John Moore is almost guaranteed a suspension. An in-person hearing with the Department of Player Safety doesn’t guarantee a suspension, but it gives them the option of suspending a player more than five games. Since Moore is a repeat offender, receiving two games for a hit on Dale Weise in last year’s playoffs, it’s a guarantee he misses at least three games, likely five or more.
At the moment, Matt Hunwick is playing somewhat steady filling in for the injured Dan Boyle. Mike Kostka played one game, had a few epic turnovers, but one game isn’t indicative of an entire career. Conor Allen is in Hartford, and he’s the guy most fans think is ready for a shot. Dylan McIlrath was the last one cut from camp, and the first round pick has shown significant progress and promise.
So what can the Rangers do?
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er Pat Leonard , John Moore will have an in-person hearing Per Bob McKenzie, Moore will have a phone hearing with the Department of Player Safety, following his hit on Eric Haula last night. Moore is considered a repeat offender, as he laid a late hit on Dale Weise in the Easter Conference Finals last year. An in-person hearing carries a minimum suspension of five games. A phone hearing means the suspension will b e five games or less.
Chris Kreider will not receive any supplemental discipline, per McKenzie.
Update: McKenzie is noting that Moore’s hearing may be in-person after all.
Update 2: The NHL has confirmed this is an in-person hearing.
John Moore was the last regular from the 2013-14 varsity to sign a new deal for the upcoming season. That he wasn’t a priority speaks of the Rangers cap crunch but also of Moore’s uncertain future as well as his underwhelming performance as a Ranger. Although Moore has played well at times for the Rangers, it is hard not to expect more when you analyse his talent, size, pedigree and the need the Rangers have for another defenseman to step up offensively.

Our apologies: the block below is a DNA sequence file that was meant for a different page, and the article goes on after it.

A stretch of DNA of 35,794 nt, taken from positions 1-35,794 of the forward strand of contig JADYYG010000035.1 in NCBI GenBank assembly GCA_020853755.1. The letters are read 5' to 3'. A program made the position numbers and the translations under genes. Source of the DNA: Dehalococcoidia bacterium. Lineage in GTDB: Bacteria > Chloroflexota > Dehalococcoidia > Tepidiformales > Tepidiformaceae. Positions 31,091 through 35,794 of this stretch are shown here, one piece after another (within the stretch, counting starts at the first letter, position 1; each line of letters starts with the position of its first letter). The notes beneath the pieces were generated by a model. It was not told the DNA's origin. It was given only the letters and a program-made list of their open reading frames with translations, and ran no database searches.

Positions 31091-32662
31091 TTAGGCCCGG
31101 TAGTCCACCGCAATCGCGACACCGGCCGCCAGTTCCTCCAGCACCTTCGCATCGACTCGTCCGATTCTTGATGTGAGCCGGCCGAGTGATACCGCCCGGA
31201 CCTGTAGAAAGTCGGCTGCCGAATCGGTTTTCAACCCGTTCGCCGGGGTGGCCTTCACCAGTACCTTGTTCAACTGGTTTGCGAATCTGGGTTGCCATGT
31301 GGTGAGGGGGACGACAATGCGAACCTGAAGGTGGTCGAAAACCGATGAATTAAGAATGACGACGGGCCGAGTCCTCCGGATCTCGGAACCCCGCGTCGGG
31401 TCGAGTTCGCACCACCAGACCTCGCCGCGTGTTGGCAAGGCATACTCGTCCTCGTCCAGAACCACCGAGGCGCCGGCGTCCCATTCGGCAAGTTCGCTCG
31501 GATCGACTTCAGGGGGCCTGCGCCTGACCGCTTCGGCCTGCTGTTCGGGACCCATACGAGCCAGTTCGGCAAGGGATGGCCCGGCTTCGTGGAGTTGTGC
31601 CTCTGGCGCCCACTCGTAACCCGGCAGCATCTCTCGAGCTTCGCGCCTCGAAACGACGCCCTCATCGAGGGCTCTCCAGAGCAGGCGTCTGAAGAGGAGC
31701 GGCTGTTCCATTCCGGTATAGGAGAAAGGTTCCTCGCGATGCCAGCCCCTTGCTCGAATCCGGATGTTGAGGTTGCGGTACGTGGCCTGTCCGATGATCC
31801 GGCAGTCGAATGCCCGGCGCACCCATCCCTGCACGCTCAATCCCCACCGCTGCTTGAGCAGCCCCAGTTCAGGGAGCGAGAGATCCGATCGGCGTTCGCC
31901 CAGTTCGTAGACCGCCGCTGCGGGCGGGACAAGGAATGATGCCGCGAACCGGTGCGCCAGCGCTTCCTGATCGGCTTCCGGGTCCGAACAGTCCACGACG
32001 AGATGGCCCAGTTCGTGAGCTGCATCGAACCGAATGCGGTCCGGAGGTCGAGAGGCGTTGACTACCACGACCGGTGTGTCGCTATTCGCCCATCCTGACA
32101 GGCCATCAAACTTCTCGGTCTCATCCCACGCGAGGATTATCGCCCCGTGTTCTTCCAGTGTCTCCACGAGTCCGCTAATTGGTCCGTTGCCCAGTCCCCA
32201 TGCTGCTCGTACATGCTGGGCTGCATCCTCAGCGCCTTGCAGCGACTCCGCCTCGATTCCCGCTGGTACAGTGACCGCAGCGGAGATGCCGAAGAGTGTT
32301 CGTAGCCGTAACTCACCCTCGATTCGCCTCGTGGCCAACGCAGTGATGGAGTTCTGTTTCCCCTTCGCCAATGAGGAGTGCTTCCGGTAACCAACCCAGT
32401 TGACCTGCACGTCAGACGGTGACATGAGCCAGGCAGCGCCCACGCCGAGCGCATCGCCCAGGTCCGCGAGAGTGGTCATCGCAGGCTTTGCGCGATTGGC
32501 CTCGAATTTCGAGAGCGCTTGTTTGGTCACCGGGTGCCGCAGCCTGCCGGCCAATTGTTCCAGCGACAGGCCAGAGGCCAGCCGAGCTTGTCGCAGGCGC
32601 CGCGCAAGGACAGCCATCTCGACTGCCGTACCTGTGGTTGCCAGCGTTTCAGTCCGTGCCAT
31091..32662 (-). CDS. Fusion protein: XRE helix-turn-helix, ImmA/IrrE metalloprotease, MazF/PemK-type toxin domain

Had John Moore developed as hoped there’s every chance the Rangers wouldn’t have pursued Dan Boyle and would have had a sizeable chunk of cap cash to pursue a big name center this past summer but Moore didn’t develop into the two way defenseman both the Blue Jackets and the Rangers hoped for and Dan Boyle is indeed a New York Ranger. Meanwhile the Rangers have a merry-go-round at center in Derek Stepan’s absence.
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Incase you missed it the Rangers and defenseman John Moore finally reached an agreement on a one-year $850,500 contract on Wednesday. Moore, who is slotted in to the Rangers bottom defensive pairing once again, will be entering his fourth NHL season in 2014/15. At 23 years old (24 in November), the 2009 first round draft pick is running out of time to make me, amongst others, find confidence in his ability to blossom into the top four defenseman we were told he could be.
After noticing a lot of debate amongst Rangers fans I decided to take a closer look at Moore’s 5v5 metrics (his PP TOI was too small a sample for me to consider of any value).
The first thing that pops out when looking at Moore’s 5v5 numbers is his zone start percentage (ZS%) of 64%. Amongst 2013/14 Metropolitan Division defensemen this was the highest ZS% for anyone. Moore should have been able to thrive being placed in the offensive zone as often as he was, however his result was less than impressive. Moore held a corsi for percentage (CF%) of 51.7% with his relative CF% (relCF%) at -1.26%, an awful number when taking into account how he was handed the offensive zone on a silver platter. This is not out of the ordinary for Moore, who has failed to record a positive relCF% since breaking into the league with regular playing time in 2011/12 .
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Glen Sather’s offseason list is complete. RFA defenseman John Moore has re-signed on a one-year, $850k deal (his qualifying offer). Moore put up a line of 4-11-15 last season, averaging 15:19 in ice time.
One interesting bit about the contract: This appears to be a “show me” deal for Moore. There are kids knocking at the door, specifically Brady Skjei next season, and he will need to show he can be a consistent third pairing defenseman in a short amount of time.